A Practice-based study to examine the potential role of weight and correlative movement through non-digital 'Haptic Illustrative Devices' as textual aids
Haptic illustrations provide access to information through touch. Although texture and outline are mostly used as a textual aid, my research will examine the role of manipulated weight, perceived or physical, within the haptic experience. This practice-based study relates primarily to Illustration and Communication Design. Haptic Illustrative Devices (HIDs) refer to non-digital illustrative objects that can be interpreted by manipulation. As such, they may take the form of haptic models, books or toys. I aim to design and produce non-digital HIDs as models, books or toys, which can be interpreted in this way. Interaction with the HIDs will utilize the properties of tangible weight to add dimension to the subject they illustrate.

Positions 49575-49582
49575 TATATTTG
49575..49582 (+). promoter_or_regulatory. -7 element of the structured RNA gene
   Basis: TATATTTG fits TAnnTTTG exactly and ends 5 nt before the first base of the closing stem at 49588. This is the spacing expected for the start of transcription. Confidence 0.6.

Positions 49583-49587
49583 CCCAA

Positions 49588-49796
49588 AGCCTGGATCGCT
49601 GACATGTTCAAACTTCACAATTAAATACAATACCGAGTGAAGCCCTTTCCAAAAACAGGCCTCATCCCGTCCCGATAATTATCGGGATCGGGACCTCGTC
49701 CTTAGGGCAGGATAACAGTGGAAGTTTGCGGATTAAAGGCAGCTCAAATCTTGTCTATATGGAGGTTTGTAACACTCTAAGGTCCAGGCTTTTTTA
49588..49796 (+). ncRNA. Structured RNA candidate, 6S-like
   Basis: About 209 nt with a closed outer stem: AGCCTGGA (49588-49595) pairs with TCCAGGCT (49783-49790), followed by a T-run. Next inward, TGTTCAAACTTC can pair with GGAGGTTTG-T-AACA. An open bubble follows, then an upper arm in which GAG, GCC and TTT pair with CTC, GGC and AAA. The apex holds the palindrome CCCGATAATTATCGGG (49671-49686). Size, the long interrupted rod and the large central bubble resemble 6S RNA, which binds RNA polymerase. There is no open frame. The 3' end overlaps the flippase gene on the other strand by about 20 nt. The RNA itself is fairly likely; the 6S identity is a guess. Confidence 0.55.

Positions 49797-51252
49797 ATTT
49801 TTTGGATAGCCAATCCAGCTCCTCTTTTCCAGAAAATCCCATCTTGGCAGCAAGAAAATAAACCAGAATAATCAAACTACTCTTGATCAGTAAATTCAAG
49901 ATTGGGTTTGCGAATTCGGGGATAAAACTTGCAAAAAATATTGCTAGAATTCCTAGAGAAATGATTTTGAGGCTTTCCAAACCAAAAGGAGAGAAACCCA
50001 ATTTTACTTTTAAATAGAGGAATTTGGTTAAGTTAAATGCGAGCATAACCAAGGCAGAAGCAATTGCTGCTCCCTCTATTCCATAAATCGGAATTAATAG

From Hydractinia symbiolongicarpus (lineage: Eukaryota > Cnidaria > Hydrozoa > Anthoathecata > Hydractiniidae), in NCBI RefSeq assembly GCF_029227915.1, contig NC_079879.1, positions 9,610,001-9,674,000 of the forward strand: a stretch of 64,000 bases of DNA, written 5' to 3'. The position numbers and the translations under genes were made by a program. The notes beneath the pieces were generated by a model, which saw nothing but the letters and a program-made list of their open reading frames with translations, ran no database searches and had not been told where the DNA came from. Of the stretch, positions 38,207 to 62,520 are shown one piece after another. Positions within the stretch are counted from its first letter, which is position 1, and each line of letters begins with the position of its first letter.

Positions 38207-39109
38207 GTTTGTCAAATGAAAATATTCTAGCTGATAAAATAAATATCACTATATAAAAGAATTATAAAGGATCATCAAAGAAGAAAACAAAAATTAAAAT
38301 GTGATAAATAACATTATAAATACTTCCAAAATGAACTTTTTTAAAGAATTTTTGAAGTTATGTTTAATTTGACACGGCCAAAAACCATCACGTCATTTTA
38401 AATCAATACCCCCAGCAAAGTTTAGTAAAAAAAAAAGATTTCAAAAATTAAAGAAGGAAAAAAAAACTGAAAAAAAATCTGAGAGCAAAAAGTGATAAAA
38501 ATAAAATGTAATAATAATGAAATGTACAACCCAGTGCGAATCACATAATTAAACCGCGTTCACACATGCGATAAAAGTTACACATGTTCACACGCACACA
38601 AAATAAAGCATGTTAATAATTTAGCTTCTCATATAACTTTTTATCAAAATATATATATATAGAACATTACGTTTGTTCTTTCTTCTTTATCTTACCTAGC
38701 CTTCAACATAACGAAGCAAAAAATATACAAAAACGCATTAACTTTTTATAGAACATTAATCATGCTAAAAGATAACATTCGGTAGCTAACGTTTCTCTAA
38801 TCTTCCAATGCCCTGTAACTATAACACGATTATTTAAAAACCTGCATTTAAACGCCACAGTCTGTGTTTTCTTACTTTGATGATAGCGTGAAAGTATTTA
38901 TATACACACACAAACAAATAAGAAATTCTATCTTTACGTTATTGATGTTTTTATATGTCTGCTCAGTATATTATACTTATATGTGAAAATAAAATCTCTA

About the researcher
My interest in tactile/haptic illustration began during my undergraduate degree where it became clear that Illustration was not exclusively visual; neurotypical and neurodiverse individuals can benefit from this hands-on form of communication. As a third-year doctoral student, I find the theoretical and practical challenges it brings both exciting and rewarding.
- Illustration: narrative and educational
- Communication design
- Tactile/haptic books, toys, puppets, and models
- Neurodiversity related to Autistic Spectrum Disorder, Attention Deficit Hyperactive Disorder and Visual Impairment